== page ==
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No one knows what will replace the so-called caliphate

The Economist

It has been a long war, with many horrors. But three years after Abu Bakr al-Baghdadi ascended the pulpit of the Nuri mosque in Mosul to call on all Muslims to flock to his “caliphate”, Islamic State (IS) is suffering two crushing blows. In Iraq, the jihadists have all but lost Mosul; they blew up the Nuri mosque in their last stand in a pocket of alleyways. Mr Baghdadi, if he is alive, may have fled to Syria. But IS is faring badly there, too. American-backed fighters have pushed into the old city of Raqqa; IS’s Syrian stronghold will fall soon.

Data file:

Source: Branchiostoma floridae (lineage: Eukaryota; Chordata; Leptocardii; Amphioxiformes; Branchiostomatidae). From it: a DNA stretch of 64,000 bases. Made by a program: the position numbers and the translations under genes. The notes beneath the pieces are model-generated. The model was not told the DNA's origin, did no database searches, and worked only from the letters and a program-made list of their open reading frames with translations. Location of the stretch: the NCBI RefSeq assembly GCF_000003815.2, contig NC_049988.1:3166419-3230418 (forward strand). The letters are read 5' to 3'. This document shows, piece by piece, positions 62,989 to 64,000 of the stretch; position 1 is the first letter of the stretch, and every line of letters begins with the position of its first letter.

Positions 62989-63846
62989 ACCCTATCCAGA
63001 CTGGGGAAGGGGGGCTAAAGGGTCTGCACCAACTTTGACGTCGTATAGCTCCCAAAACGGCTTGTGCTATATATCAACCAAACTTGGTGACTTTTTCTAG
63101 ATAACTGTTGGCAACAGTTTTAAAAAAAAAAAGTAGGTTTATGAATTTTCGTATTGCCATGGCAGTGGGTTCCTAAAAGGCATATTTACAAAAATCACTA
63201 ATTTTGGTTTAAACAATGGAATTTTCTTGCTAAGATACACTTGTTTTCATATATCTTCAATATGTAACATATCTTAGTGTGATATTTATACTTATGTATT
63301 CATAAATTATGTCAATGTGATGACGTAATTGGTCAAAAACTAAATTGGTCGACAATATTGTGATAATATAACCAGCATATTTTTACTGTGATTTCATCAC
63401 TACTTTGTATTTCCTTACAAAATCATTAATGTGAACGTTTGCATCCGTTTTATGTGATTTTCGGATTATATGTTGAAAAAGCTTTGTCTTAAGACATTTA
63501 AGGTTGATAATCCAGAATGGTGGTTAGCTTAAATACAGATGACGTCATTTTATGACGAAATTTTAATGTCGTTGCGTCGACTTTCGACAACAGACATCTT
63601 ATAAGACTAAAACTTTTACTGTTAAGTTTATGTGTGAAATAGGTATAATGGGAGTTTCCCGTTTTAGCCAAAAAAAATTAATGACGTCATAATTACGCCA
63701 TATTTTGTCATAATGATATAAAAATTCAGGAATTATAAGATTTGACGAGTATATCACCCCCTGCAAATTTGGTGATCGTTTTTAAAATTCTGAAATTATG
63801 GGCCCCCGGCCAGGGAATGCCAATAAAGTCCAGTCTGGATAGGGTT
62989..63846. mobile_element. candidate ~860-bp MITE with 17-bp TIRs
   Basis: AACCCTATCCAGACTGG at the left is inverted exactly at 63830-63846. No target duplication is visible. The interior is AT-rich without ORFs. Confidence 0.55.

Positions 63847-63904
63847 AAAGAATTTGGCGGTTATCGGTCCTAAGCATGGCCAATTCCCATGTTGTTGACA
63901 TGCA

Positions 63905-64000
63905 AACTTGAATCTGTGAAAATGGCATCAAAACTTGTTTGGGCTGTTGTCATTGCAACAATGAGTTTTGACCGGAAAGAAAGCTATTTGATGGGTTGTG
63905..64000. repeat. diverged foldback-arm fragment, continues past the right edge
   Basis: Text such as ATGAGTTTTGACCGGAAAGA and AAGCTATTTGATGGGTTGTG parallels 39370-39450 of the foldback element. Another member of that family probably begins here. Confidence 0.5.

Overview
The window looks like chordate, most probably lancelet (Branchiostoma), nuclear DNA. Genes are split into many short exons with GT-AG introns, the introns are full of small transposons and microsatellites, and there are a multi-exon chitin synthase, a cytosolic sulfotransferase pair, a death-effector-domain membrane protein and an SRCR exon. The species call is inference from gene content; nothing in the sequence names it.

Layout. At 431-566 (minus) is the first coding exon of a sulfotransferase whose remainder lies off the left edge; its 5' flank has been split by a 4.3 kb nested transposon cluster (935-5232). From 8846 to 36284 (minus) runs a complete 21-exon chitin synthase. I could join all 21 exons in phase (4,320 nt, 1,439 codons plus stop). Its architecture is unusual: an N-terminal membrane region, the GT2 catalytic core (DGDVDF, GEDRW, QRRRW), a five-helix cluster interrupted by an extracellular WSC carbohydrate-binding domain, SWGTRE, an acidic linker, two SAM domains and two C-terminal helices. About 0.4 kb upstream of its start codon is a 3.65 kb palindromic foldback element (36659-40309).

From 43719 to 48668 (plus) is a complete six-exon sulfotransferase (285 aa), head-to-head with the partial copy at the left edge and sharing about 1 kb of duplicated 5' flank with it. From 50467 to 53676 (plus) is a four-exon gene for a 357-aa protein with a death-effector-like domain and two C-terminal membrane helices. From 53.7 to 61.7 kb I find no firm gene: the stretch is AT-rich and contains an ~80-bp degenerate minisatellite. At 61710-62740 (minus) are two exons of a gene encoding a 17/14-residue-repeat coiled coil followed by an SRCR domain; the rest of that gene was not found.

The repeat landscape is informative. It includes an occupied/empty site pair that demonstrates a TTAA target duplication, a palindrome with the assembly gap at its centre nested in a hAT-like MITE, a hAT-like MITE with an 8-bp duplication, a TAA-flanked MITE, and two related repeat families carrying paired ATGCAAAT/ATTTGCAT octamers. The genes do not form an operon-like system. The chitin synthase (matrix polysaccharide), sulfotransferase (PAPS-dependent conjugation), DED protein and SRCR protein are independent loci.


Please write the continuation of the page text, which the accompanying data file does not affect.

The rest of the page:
With the loss of its biggest cities, the mystique of the jihadist “state” is being shattered. IS is turning into a nasty militia, and may yet become a nebulous terrorist group, like al-Qaeda. The world should rejoice at its decline. IS committed untold barbarity, from mass beheadings to sexual enslavement, and inspired jihadists to kill the innocent in Europe and elsewhere.


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